Assessment of low-income adults' access to technology: implications for nutrition education.

TitleAssessment of low-income adults' access to technology: implications for nutrition education.
Publication TypeJournal Article
Year of Publication2012
AuthorsNeuenschwander LM, Abbott A, Mobley AR
JournalJournal of nutrition education and behavior
Date Published2012 Jan-Feb
KeywordsAdult, Aged, Chi-Square Distribution, Cross-Sectional Studies, Health Education, Humans, Internet, Microcomputers, Middle Aged, Nutrition Assessment, Poverty, Questionnaires

OBJECTIVE: The main objective of this study was to investigate access and use of technologies such as the Internet among Indiana's low-income population. The secondary objective was to determine whether access and use of computers significantly differed by age, race, and/or education level.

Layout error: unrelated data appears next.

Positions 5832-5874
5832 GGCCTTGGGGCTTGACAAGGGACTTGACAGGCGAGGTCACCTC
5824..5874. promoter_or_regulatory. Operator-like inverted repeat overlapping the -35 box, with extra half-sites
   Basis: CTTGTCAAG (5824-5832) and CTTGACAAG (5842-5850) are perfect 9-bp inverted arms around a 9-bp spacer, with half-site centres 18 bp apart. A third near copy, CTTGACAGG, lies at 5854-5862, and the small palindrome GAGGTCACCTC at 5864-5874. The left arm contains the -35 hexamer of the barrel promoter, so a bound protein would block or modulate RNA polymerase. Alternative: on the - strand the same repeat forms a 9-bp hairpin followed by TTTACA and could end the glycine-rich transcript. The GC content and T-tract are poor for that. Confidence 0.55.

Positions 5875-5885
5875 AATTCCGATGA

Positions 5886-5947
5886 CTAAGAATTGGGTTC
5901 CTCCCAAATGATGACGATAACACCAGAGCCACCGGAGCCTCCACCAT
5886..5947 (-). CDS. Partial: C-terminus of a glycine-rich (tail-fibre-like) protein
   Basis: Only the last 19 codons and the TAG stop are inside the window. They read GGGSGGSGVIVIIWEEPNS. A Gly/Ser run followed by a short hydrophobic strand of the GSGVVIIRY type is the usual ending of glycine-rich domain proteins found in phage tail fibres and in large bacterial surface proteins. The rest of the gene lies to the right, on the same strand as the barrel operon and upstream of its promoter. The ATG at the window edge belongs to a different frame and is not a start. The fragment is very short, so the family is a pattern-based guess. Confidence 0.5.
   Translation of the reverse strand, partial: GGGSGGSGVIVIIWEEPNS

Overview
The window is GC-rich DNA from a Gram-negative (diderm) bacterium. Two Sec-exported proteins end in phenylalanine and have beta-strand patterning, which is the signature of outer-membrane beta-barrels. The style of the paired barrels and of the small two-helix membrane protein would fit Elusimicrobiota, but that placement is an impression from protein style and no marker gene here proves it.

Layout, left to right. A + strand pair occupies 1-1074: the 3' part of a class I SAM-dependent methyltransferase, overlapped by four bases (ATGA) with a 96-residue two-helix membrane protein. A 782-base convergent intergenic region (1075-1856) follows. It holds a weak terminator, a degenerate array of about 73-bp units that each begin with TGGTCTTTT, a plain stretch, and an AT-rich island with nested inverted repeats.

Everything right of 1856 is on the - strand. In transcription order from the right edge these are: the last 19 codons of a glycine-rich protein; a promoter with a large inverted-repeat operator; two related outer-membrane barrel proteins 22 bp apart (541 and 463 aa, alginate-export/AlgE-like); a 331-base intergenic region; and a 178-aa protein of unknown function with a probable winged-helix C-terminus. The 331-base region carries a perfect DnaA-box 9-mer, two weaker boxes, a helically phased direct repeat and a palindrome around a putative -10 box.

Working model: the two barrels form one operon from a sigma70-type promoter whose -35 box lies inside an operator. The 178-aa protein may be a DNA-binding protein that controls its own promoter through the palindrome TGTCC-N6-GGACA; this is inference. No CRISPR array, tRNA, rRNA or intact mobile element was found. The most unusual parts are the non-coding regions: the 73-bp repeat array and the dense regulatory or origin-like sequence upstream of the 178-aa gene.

METHODS: Data were collected from low-income adult Supplemental Nutrition Assistance Program Education participants for a 2-year period using a cross-sectional questionnaire about access and use of technology.

RESULTS: Approximately 50% of the total respondents (n = 1,620) indicated that they had a working computer in their home, and of those, the majority (78%) had a high-speed Internet connection. Chi-square analysis revealed that younger adults who were white and had more education were more likely to have a computer (P < .001) and Internet.

CONCLUSIONS AND IMPLICATIONS: The results of this study provide evidence that using Internet-based nutrition education in a low-income population is a viable and possibly cost-effective option.

Alternate JournalJ Nutr Educ Behav
PubMed ID21924959
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